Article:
Accurrite amores disponite honores reginæ tonantis.

Arnica

Member
This is from the text of a 17th-century Marian motet. Could there be a parallelism between "Accurrite amores" and "disponite honores", in other words with both nouns in same case? Or is the first a vocative, and the second an accusative? And how should one understand the word "amores" in a religious context?

Any suggestions for an English translation would be appreciated.

Many thanks.
 

Cinefactus

Censor
Staff member
This appears to be the verse, although I am not sure what unareorum is:

O sponsa tonantis, Regina Coelorum,
Spes unareorum, solamen clamantis.
Haec spes suspirantis accurite amores
Disponite honores Reginae tonantis.
 

Arnica

Member
May I ask where this is from? The motet I'm working on seems to be the only known setting of this text.In the source, there is practically no punctuation.

"unareorum" is clearly two words in the source and should read "una reorum".

Thanks.
 

Arnica

Member
This edition is unfortunately very inaccurate. There are numerous mistakes both in the text and the music, and then further mistakes in the text given on the site. Starting with the very first words: "coelentur " should read "collætantur", for instance.

The original source is available here:

http://www.bibliotecamusica.it/cmbm/images/ripro/gaspari/AA/AA176/AA176_004.jpg
http://www.bibliotecamusica.it/cmbm/images/ripro/gaspari/AA/AA176/AA176_005.jpg
http://www.bibliotecamusica.it/cmbm/images/ripro/gaspari/AA/AA176/AA176_042.jpg
http://www.bibliotecamusica.it/cmbm/images/ripro/gaspari/AA/AA176/AA176_043.jpg

Thanks.

PS. The passage in question appears on the third of these four links.
 

Cinefactus

Censor
Staff member
All the links lead to the same page
 

Cinefactus

Censor
Staff member
Not sure about the exact separation of the lines, but:

Hodie exultat Plebs Fidelium
Hodie gemunt Tartara
dum triplici diademate mater
et Regina coronata triumphat coronata triumphat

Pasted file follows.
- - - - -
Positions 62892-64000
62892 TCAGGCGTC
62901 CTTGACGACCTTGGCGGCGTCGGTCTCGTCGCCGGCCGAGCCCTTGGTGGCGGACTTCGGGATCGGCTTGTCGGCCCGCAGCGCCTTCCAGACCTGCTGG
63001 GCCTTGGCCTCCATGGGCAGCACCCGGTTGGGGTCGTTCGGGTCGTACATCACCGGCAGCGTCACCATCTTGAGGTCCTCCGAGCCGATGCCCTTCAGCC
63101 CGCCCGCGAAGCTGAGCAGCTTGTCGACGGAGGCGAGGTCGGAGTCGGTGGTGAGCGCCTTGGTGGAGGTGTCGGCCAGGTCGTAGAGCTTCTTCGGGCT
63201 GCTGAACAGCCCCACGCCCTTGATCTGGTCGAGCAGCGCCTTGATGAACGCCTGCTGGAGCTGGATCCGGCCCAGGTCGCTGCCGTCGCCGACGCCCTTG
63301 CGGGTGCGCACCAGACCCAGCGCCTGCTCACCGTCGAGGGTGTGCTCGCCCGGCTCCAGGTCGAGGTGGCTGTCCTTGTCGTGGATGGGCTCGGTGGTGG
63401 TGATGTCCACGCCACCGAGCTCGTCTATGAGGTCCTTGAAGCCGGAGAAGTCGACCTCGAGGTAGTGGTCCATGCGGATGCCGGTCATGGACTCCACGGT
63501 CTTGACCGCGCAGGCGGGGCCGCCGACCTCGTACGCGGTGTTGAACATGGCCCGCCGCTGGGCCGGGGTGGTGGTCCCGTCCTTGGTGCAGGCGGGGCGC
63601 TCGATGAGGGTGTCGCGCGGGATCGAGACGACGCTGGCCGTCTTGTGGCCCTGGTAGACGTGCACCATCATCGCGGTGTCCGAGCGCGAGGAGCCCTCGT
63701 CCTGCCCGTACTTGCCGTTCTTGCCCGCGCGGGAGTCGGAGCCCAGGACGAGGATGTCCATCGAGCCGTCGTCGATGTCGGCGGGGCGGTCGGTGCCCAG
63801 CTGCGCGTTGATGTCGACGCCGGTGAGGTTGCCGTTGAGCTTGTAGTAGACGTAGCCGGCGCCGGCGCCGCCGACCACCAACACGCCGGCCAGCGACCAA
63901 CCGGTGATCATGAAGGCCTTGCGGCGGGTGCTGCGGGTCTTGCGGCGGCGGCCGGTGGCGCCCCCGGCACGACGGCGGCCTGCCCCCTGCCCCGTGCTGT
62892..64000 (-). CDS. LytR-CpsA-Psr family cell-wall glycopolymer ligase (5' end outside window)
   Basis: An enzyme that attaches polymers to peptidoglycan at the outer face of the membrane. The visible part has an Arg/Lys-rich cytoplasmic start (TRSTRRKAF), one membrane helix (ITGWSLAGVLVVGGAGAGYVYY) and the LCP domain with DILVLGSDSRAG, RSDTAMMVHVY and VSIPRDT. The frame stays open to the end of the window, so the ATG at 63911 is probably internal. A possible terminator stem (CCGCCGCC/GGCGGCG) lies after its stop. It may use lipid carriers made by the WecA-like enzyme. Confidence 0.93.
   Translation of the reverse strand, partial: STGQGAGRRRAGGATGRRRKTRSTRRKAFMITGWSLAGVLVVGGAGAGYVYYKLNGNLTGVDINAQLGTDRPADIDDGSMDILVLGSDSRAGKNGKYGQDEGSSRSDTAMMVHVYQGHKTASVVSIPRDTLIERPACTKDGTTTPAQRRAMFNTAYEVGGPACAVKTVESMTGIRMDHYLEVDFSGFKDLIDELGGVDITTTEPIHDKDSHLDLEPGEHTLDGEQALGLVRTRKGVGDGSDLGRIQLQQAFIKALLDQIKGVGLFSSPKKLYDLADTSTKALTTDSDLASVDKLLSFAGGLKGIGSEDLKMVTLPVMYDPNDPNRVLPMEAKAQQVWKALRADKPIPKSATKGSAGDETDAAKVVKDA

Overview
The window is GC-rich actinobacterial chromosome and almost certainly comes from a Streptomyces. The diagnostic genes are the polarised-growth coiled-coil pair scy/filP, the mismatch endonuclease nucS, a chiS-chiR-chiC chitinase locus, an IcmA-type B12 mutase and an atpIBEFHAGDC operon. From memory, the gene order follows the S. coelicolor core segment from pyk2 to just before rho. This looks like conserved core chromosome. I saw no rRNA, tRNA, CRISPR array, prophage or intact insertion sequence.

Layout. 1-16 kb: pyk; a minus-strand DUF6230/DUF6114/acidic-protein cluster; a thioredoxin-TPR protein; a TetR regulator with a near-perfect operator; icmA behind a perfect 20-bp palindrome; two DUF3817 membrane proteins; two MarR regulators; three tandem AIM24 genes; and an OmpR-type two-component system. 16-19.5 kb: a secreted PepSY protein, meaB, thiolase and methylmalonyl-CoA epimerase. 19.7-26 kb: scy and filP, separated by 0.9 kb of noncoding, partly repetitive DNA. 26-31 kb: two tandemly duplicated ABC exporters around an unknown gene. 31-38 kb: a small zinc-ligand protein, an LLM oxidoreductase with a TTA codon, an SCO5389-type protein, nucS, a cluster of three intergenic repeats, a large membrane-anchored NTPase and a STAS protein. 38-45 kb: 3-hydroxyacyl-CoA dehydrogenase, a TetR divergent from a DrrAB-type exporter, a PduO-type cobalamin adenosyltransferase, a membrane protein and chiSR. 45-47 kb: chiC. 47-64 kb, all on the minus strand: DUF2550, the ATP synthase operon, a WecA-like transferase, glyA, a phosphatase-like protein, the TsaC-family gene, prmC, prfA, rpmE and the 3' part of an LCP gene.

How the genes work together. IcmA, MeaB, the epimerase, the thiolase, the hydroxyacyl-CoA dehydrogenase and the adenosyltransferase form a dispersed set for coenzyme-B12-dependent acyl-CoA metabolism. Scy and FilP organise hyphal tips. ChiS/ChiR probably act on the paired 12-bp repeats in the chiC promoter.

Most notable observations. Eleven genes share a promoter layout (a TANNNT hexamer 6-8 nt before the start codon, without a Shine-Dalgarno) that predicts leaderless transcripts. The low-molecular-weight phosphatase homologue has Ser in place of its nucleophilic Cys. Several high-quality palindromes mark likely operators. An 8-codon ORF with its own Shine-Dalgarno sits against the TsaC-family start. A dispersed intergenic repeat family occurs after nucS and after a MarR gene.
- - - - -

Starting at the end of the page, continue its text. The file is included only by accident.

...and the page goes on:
triumphat mater et Regina coronata triumphat
Hec spes suspirantis accurrite amores
dispnonite honores Regine tonantis
disponite honores regine tonantis
 

Cinefactus

Censor
Staff member
I must confess it has me stumped!
 

Pacifica

grammaticissima
Staff member
Est is implied, and I think some punctuation would help:

Haec spes suspirantis (est); accurrite amores

The first bit referring to Mary.
 

Cinefactus

Censor
Staff member
amores seems like a strange word for a religious song. I can't find a single reference to it in the Vulgate. Sounds more like Ovid.
 

Pacifica

grammaticissima
Staff member
Pagan elements are sometimes Christianized. It isn't the only one in this piece: note tonantis, which used to be a name of Jove.
 

Cinefactus

Censor
Staff member
Yes that is also confusing. I can't think of any other references to Mary as the thunderer.
 

Pacifica

grammaticissima
Staff member
I guess the phrasing is ambiguous, but I was taking reginae to be dative and tonantis to be genitive, referring to God. Something like "Distribute honors to the queen of the Thunderer".
 

Arnica

Member
I guess the phrasing is ambiguous, but I was taking reginae to be dative and tonantis to be genitive, referring to God. Something like "Distribute honors to the queen of the Thunderer".
I agree. This is preceded by "O sponsa tonantis", where tonantis can only by a genitive.
 

Pacifica

grammaticissima
Staff member
For a complete translation of the two lines you were asking about, I would say something like this:

She is the hope of the sighing man; come quickly, Loves; distribute honors to the queen of the Thunderer.
 

Arnica

Member
For a complete translation of the two lines you were asking about, I would say something like this:

She is the hope of the sighing man; come quickly, Loves; distribute honors to the queen of the Thunderer.
Many thanks for your help. Much appreciated.

One last comment on these two lines: in both settings mentioned, there is a musical parallel between accurrite amores and disponite honores. Which is why I thought there might be a grammatical parallel also. And wondered if honores couldn't be a vocative rather than an accusative. Of course, disponite would have to have a "passive" meaning, which I don't seem to find in my dictionaries.

Any thoughts?
 

Cinefactus

Censor
Staff member
disponere is transitive, so if you take honores as a vocative, it would be missing a direct object.
 
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